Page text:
AUBURN

Play the entire 2019 movie backward.

See if you can find the point that led to the end — yes, there is a bowl game left but Saturday was the effective end of the standard season to which Alabama aspires.

Go from the strange substitution penalty that ended a great Alabama-Auburn game on a anti-climax. Keep going past the missed field goal that might have tied the game on Saturday night. Rewind your way through the 100-yard pick six and the 13 penalties. Pause and muse a little on how the first half ended, with Auburn given an out-of-the-ordinary opportunity at a field goal that ended up making a difference. Keep going through all the false start penalties or personal fouls that pop up in ugly cameos, not just Saturday but in every single game.

Where do you pinpoint the moment? How different would it have been had Tua Tagovailoa not been lost in horrific fashion in Starkville or, for that matter, if he hadn’t sprained an ankle against Tennessee? Was that when the seeds were sown for a five-point loss against LSU (when Tua played at less than 100 percent) and a three-point loss against Auburn? Was it when Will Reichard made a misstep on a kickoff and injured his hip to the extent that he couldn’t kick again? Do you wind all the way back to August, when Dylan Moses and Josh McMillon were lost to injury, taking invaluable experience with them?

All those uncontrollable things happened. Such is the nature of football.

But what was controllable? What could have made the difference in a season that wound up eight agonizing points short of goals?

“The lesson to be learned,” Nick Saban philosophized after the game, “is how important it is to be disciplined.”

Would Alabama have been better with all those absent players (plus LaBryan Ray and DJ Dale and so on)? Obviously. Did they still have enough talent to finish the season without a loss (a remarkable statement on the talent level of this squad)? Yes, although with due respect to Mac Jones, the absence of Tagovailoa might have made the playoffs a puncher’s-chance situation.

But without discipline, was the foundation sound?

 There seems to have been a point — and maybe you’d have to go back to 2018 to find it — where the balance between talent and discipline tipped to the talent side. Alabama can score prodigious numbers of points. But the best teams under Nick Saban so far didn’t rely simply on that. They had great talent. Scan around the NFL rosters if you need confirmation. But what made Alabama so devastating was this: They beat teams, sometimes badly, and they didn’t beat themselves. They weren’t perfect, as Saban himself has noted. You aim for that standard without ever reaching it, although you can come close. But the mistakes seemed uncommon and, often, not fatal.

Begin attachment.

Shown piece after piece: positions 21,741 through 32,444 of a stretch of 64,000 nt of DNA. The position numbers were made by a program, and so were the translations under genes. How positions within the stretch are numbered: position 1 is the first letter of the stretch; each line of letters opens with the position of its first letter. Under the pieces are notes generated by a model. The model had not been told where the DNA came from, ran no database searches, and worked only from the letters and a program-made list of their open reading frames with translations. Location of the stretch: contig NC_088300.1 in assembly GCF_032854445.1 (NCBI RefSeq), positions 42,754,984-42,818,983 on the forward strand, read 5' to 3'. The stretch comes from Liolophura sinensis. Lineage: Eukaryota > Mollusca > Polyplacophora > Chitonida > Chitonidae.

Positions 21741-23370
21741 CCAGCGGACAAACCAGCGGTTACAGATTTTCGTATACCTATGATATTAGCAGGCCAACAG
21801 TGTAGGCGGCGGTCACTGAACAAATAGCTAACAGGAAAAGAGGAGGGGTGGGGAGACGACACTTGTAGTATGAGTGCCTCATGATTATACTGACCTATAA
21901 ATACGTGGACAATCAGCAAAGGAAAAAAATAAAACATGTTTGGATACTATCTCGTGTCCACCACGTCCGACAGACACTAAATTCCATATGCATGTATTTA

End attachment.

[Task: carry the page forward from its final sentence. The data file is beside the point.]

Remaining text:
So, in the wake of Auburn’s 48-45 win on Saturday, there is a crossroads. Saban himself said as much. You can’t simply stop worrying about talent. The Southeastern Conference is too good. But is it just going to be about talent, or is the discipline going to return? That might be a slower rebuild than simply restocking the roster. The past two seasons have been highly pleasurable to watch if you love offense, but in a program that is built on hardware, not highlights, the discipline, the attention to detail, the accountability needs to be restored. The will was there on Saturday. If Alabama wanted a moral victory, it could point to a 60-minute effort with an inexperienced quarterback against a vaunted defense.

Moral victories don’t play in Tuscaloosa. They carry no weight.

Saban is a giant in coaching. He will surely make the necessary moves, whether that means philosophy or staffing. This was not a happy movie, this 2019 season. The one thing that would be worse would be a sequel.

 

 Reach Cecil Hurt at cecil@tidesports.com or via Twitter @cecilhurt

teaitup likes this

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    teaitup
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    Thanks Cecil. You never disappoint when wrapping up a game.

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